Judicial response to gender-based violence - Justice Tassaduq Hussain Jillani - Thursday, November 04, 2010

Source : www.thenews.com.pk

The Human Rights Watch in their 1999 report explain how such customary practices sometimes even influenced the court's verdict: "The Court explained that the Quranic verse 34 of Sura Al-Nisa establishes men as the "custodian of women"; hence a man who kills another man for defiling the honour of his wife or daughter is protecting his property and acting in self-defence. Quoting Sura Al-Nisa, the judge concluded, "I am of the view that the appellant, as the custodian of honour of his wife, had the right to kill the deceased while he was engaged in [a] sex act with his wife and he had not earned liability of qisas or tazir or even diyat, and is hereby acquitted .""

The afore-referred opinion reflects a misinterpretation and not a correct understanding of the religious tenet on the issue. Because Islam does not stand for taking the law into one's hand. The practice of 'honour killing' is a form of murder without trial, which is contrary to Islam. Islam upholds the sanctity of human life, as the Holy Quran declares that killing one innocent human being is akin to killing the entire human race. "In reality, honour killings are a direct outcome of forced marriages and have nothing to do with Islam.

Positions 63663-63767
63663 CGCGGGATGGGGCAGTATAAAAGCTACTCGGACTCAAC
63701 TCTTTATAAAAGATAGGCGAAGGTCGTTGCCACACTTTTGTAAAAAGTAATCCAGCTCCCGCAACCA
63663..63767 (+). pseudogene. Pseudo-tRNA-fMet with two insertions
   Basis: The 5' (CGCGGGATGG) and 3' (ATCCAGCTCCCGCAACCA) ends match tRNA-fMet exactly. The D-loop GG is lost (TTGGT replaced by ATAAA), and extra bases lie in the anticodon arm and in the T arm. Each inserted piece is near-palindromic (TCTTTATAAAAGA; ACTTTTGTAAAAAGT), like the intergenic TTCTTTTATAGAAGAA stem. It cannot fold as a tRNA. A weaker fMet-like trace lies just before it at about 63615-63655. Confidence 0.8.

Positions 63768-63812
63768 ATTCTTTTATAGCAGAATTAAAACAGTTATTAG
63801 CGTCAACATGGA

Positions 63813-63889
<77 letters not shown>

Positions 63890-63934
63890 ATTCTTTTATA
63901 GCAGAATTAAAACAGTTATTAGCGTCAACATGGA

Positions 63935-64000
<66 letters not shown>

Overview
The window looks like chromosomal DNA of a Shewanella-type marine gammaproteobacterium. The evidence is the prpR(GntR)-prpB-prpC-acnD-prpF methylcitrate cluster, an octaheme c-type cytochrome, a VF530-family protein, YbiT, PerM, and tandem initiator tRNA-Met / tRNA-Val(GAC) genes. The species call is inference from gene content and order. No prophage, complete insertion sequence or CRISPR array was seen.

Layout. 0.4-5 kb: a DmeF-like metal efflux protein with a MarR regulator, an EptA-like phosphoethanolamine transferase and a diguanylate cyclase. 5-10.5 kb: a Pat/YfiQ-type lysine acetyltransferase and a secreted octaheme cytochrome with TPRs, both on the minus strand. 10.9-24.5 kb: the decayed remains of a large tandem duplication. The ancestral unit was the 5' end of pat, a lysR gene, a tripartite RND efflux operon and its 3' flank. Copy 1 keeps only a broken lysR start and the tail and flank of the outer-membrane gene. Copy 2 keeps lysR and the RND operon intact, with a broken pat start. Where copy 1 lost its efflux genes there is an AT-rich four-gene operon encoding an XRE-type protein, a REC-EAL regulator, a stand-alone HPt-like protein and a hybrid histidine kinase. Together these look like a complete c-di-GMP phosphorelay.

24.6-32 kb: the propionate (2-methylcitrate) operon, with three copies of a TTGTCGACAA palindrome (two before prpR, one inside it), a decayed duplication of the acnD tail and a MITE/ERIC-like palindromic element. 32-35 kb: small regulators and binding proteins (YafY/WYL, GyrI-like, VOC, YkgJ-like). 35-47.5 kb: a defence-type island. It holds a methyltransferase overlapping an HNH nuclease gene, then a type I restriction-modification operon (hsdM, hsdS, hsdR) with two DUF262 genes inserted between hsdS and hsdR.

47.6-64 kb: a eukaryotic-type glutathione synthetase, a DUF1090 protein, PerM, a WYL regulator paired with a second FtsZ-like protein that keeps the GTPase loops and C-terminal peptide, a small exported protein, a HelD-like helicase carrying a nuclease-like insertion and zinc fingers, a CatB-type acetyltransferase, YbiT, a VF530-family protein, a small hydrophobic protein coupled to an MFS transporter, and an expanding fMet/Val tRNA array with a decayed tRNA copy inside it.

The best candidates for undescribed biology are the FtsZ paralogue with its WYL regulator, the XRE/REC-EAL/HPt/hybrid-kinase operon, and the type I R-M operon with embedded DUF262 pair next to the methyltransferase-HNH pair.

Indeed, one of the first acts of the Prophet Muhammad (PBUH) was to condemn and forbid such practices. In Islam, honour is connected with virtue, with righteous behaviour, obligations to one's parents and the elderly, good works and community development. It is all about human dignity and how that dignity should be upheld. For many Muslims, however, Islamic ideals are often subservient to tribal custom. Honour killings and forced marriages are tribal practices. Among certain tribes in Asia, honour is associated with women: izzat, as honour is called in Urdu, is quite literally located on the female body ."

The victim of honour-based crime is stigmatised and therefore isolated. This crime is distinct from other forms of violence because of its collective nature – actions are often condoned and kept secret by the family and community. Young people are particularly vulnerable ."

The right to marry – a vindication: The United Nations describes the practice of forced marriages as a "contemporary form of slavery". Forced Marriages and crimes in the name of honour cannot be separated from one another. Both practices are forms of violence which primarily affect girls and women and are grounded in a patriarchal image of family honour. Forced marriage is a complete negation of the Islamic concept of marriage. Instances are not lacking from Hadith (sayings and deeds of Holy Prophet Muhammad) where consent of a sui juris woman was held to be a sine qua non for a valid marriage in absence of which the marriage was declared void. Once a woman complained to the Holy Prophet that her marriage had been enacted against her consent. The Holy Prophet (PBUH) annulled the marriage.